Pressure and exposure should reach the domestic abuser’s place of employment

Dear Editor,

A contributor to the opinion column of USA Today came up with a novel suggestion last week.  She recommended that the #MeToo movement should now take aim at domestic abuse and expose it publicly, with an emphasis on escalating to the abuser’s place of work.  I thought that, though fraught with sensitivities and some negatives, it held some merit and was worth a try.  This is so in view of the terrible state of domestic abuse (violence) in this society.

Before proceeding, I must say that I have mixed regard for the #MeToo movement.  I think that it has done some much needed good through some very commendable effort, and in bringing focus on a longstanding blight and wrongs.  On the other hand, I believe that some of the approaches could have been more temperate, more credible, and less judgmental.  Otherwise, there is the danger of a very valid and relevant interest group losing steam and traction, if not following.  Now I turn to the thrust of this writing.

The USA Today columnist used the example of disgraced New York Attorney General, Eric Schneiderman, who reportedly brutalized partners (willing partners, according to him), while standing up as a poster boy applauding the #MeToo movement’s work.  The former AG described his physical excesses as “foreplay” and consensual.  I do not wish to go behind curtains and anywhere near to those deep recesses, but I have two problems: First, it is that those who participate in sadomasochistic rites should be allowed the freedom of their activities; they walk a fine line when they cry foul (or pain); I think this could have been an intrinsic part of those relationships.  And second, the sanctity of the private bedchamber is best left to those who have taken up residence inside that threshold.  From the reports, in Mr. Schneiderman’s case, the women did just that and remorse came after what ensued.  But the difference here is that they protested, they confided with friends, and that is what matters.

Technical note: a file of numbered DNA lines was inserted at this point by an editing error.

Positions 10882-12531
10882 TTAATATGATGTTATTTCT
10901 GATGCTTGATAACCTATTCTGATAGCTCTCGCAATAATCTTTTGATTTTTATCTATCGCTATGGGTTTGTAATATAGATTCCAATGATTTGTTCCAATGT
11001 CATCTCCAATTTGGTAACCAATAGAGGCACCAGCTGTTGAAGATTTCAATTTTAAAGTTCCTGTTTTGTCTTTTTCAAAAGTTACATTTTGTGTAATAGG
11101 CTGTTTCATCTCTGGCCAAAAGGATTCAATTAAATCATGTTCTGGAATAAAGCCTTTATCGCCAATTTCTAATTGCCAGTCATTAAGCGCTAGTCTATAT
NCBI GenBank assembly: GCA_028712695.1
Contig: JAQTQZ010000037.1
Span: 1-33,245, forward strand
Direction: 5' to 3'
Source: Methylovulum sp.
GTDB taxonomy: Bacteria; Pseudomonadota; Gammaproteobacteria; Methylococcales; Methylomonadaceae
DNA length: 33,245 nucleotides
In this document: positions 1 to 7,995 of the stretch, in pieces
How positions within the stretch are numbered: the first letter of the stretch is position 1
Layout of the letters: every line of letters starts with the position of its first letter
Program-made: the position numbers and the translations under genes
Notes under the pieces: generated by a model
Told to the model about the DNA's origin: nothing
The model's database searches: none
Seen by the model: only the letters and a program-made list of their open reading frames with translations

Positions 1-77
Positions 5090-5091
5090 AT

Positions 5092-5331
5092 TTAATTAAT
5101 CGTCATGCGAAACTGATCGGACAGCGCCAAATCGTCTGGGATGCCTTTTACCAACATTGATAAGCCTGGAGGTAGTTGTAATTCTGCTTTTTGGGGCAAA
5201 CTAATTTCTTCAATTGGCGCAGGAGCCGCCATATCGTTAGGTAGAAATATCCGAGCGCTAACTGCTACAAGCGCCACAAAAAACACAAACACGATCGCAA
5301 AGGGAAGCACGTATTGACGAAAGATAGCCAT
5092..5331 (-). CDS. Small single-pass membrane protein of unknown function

With this as a somewhat lengthy recital, I now wish to swing and steer this back into the local environment, and its own set of spiraling horrors.  Domestic violence, in the emphatic language of local speech, is a national shame and disgrace; it is a visible, audible, undeniable national scourge.  It is the daily terrorism lived by many, whether physical, verbal, sexual, financial, psychological or any of the many other forms in which it has taken firm root.  If the battered partners (mainly women) do not object or complain or report, that is usually the end of that.  There is little that observers or society can do.

If, however, a local domestic abuse victim makes known officially through police report, or medical attention, or refuge with the sympathetic, or sharing with family and friends, then it is my position (like the columnist’s) that such incidents and torments could and should be used against the perpetrators to move them to take corrective action.  The pressure and exposure should reach the abuser’s place of employment.  I think that the squeeze to introduce change in mindset, change in attitude, and change in behaviour is worth the effort; this is so, given that this country has very little (if anything) that is working to reduce, even stabilize, the number of harrowing incidents.  I think, also, that the drumming up of commensurate outrage, in whatever form, on what is occurring at official and community (and the workplace) fronts will all alert abusers that their behaviour is neither private nor secret, but on the radar, and that a lot of people are listening and watching.  This is a lot of peer pressure and from multiple corners. Call it character reference or ongoing probationary report for the abuser.  Their behaviour is not protected; it is not a right.  Who knows: in time domestic abuse in this society may take its place on the scale of the abhorrence right along aside that associated with child molesters.

Having said all of this, there is the concern that abused women will continue to retreat, as is their wont, in silence and denial, even coverup; that rural communities operate with their own unchanging rhythms and peculiar traditions, to the detriment of those in need of help; and that the needed national groundswell of protest, disgust, and anger (a la the #MeToo movement) is sadly lacking in this society.  Stated differently, there is much residual cultural tolerance, if not acceptance, enshrined in that same old sad story of beaters and the beaten; and the sexually predatory, too.  Additionally, public exposure (and humiliation) brings the added danger of further enraging reckless abusers and pushing them over the shaky edges on which they exist.  It is a fine line on a steep slippery slope.

Still, in the absence of any working solutions, viable options, or other counterforces, I suggest that the violent episodes occurring in the home, and as reported, should make their way into the workplace and public places to salvage something for the victims.  I admit that this is limited, paltry and may be meaningless.  If, however, only one present or future victim is spared, then some precious ground would have been gained.  It is worth the try.

Yours faithfully,

GHK Lall

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